Malaysia and Thailand eye education to end insurgency

By Julia Zappei
The Associated Press

PUTRAJAYA, Malaysia (AP) — Malaysia has pledged to help young Muslims in neighboring Thailand to secure better education and employment to ease violence sparked by an Islamic separatist movement.

Leaders of both countries discussed measures to bring economic progress to southern Thailand, including Malaysia’s role of providing scholarships for Thai Muslim students and helping to develop the education system in Thai provinces bordering northern Malaysia.

“In terms of creating opportunities particularly for young people in the area, I think that Malaysia has very important contributions,” Thai Prime Minister Abhisit Vejjajiva told reporters after a meeting with his Malaysian counterpart, Najib Razak, during a visit to Malaysia.

Najib said he and Abhisit plan to visit a religious school in Thailand’s Muslim-dominated south in order for both leaders to talk to the people “so that the right kind of message can be transmitted” to the south.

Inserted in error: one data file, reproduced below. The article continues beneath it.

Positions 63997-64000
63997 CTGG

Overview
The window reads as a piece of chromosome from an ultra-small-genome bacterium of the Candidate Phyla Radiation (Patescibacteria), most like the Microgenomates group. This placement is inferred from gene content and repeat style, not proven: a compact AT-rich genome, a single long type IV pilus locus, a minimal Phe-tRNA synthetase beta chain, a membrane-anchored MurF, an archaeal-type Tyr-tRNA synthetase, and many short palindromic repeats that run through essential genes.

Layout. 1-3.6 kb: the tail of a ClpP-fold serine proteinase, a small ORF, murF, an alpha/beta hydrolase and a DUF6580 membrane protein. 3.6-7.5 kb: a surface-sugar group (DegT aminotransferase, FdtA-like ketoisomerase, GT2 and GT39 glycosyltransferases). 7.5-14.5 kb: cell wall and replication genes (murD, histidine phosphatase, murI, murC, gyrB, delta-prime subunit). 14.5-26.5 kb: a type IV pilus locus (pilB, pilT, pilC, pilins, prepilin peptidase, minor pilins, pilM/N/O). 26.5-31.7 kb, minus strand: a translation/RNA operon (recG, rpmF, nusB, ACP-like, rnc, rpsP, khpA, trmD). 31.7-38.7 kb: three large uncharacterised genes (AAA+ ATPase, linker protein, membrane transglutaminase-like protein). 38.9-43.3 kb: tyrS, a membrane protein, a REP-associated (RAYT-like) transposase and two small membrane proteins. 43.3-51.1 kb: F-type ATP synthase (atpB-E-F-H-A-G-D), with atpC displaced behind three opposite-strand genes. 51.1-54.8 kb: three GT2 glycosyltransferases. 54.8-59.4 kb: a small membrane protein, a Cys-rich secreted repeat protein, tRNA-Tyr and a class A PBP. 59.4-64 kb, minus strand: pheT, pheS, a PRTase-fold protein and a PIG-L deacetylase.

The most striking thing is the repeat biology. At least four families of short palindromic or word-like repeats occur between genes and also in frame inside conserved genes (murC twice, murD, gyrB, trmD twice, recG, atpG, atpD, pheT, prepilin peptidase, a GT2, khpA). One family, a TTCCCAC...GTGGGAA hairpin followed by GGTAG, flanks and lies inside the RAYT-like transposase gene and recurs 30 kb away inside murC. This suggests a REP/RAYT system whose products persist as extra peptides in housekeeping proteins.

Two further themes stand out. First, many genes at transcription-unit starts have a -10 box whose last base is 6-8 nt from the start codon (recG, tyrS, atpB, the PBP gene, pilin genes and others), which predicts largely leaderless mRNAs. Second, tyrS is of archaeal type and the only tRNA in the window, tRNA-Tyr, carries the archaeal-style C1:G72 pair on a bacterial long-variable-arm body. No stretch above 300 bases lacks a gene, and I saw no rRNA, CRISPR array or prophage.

No date was immediately scheduled for the visit.

“We remain optimistic that things can get a lot better if we continue to emphasize on economic development, on giving them a better future,” Najib said.

An Islamic insurgency launched in 2004 has killed more than 3,400 in Thailand’s southern provinces, which are among the country’s poorest. A massive government counterinsurgency effort has slowed the pace of attacks but has shown little sign of ending the violence.

The attacks are believed intended to frighten Buddhist residents into leaving. The insurgents have never publicly declared their exact goal, but they have complained about discrimination in Buddhist-dominated Thailand. ♦

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